“Brittany was young and full of life and saw her life horribly interrupted by brain cancer,” said Jessica Grennan, national political advocacy director for the group. “She could talk about what her wishes were and do so eloquently … and that really made everyone question what they wanted at the end of their life.”
Compassion & Choices is embracing that lesson as its campaign expands.
As more states take up the aid-in-dying issue, Grennan said her group will continue using individual stories to educate the public and lawmakers. In late October, Maynard’s husband, Dan Diaz, met with Massachusetts’ lawmakers and testified at a hearing in Boston. The New Jersey state senate is expected to vote on the issue in the next two months following last year’s approval in the state house.
California’s law is expected to take effect next year, but opponents hope to get enough signatures for a ballot initiative to overturn it next November.
Personal stories will continue to make the difference in getting lawmakers’ support, said Barbara Coombs Lee, the group’s president. “Individual stories are always what move people because they think ‘Oh, but for the grace of God, go I,’” Coombs Lee said. “We have been so fortunate to have the resources to take the charge Brittany gave us and use it to see new laws passed. … It has been nothing short of a miracle.”
In fact, Compassion & Choices campaigned hard to build support for the California law and then persuade legislators and Brown to back a bill. Compassion & Choices collected endorsements from several city councils, including Los Angeles, and submitted sympathetic opinion articles to major newspapers.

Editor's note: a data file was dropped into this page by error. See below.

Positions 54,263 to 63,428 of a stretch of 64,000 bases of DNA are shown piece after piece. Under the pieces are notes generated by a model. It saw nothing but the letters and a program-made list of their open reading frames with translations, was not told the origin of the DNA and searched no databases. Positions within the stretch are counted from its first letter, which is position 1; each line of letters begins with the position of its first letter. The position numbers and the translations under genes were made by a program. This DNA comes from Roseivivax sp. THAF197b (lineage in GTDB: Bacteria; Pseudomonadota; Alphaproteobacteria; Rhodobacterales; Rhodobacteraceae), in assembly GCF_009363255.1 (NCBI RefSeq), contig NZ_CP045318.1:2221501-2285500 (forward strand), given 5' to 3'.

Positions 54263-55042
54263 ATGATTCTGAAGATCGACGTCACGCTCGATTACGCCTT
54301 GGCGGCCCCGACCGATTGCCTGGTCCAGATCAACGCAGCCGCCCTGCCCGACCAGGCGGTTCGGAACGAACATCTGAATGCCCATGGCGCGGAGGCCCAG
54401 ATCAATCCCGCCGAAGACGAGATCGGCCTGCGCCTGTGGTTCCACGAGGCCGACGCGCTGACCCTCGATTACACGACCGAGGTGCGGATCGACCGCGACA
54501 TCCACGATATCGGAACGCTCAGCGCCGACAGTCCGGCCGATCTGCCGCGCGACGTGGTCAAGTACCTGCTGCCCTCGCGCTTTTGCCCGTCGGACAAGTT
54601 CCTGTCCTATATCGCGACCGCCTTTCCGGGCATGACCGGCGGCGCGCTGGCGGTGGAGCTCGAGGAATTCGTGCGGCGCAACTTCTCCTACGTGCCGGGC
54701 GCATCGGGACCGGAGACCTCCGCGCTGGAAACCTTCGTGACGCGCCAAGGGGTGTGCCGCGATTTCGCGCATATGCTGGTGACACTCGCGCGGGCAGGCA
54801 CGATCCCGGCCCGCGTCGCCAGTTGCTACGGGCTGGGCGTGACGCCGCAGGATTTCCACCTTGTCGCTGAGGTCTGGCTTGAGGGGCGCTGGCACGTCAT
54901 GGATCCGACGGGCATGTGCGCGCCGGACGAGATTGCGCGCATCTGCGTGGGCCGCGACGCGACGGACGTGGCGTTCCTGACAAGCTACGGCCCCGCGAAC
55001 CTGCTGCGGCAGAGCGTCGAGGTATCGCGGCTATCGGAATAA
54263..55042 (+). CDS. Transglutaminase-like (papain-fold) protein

In addition to generating news coverage, the organization directed funds to California, too. In 2014 and 2015, it spent $150,000 on online advertising and other types of outreach, and $500,000 on focus groups, polling and other efforts to sway lawmakers and public opinion in the state, the group said.
Part of what Compassion & Choices has done is reframe the end-of-life debate on different terms. For instance, Catholic leaders have called laws such as California’s “assisted suicide” and argue that actively ending life is immoral and could cause some patients to die early for convenience of others.
“In a health care system grappling with constantly escalating costs, the elderly and disabled are in great peril now that assisted suicide has become legal,” the state’s Catholic bishops said in a statement on Oct. 5 after Brown signed the End-of-Life Option Act.